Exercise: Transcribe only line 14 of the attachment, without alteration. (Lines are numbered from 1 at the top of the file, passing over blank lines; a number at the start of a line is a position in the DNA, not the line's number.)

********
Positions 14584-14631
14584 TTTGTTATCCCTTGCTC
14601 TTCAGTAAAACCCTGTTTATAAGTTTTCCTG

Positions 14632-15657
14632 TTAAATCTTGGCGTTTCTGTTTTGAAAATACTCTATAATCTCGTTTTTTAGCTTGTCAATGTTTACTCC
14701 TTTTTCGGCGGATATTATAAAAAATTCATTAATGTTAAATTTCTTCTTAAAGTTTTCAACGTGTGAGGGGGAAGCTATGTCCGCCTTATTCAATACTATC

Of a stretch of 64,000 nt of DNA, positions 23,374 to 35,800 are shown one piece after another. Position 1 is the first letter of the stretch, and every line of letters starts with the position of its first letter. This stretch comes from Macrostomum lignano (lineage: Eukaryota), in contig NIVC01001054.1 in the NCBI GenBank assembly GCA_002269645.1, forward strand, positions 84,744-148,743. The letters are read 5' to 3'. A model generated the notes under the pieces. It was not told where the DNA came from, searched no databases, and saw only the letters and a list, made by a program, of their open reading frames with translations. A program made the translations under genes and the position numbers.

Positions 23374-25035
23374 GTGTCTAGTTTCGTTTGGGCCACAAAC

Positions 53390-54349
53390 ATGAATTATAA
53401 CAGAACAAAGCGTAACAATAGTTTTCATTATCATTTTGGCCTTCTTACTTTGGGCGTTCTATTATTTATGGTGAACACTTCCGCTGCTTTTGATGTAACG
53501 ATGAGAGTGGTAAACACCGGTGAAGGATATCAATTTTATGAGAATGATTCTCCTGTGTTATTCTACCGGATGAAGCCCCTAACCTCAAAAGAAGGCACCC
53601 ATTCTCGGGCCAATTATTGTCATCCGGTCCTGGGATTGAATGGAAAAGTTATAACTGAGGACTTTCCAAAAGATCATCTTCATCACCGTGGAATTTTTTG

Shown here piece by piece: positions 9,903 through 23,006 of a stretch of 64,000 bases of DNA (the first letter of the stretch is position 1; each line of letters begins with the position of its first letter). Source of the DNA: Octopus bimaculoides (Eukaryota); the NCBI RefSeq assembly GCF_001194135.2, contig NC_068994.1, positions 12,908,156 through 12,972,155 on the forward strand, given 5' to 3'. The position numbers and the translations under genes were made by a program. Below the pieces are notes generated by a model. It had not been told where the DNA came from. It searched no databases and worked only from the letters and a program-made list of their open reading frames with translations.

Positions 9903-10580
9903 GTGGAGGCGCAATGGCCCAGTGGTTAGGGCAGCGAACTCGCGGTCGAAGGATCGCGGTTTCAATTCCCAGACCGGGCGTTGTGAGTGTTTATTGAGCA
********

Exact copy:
53601 ATTCTCGGGCCAATTATTGTCATCCGGTCCTGGGATTGAATGGAAAAGTTATAACTGAGGACTTTCCAAAAGATCATCTTCATCACCGTGGAATTTTTTG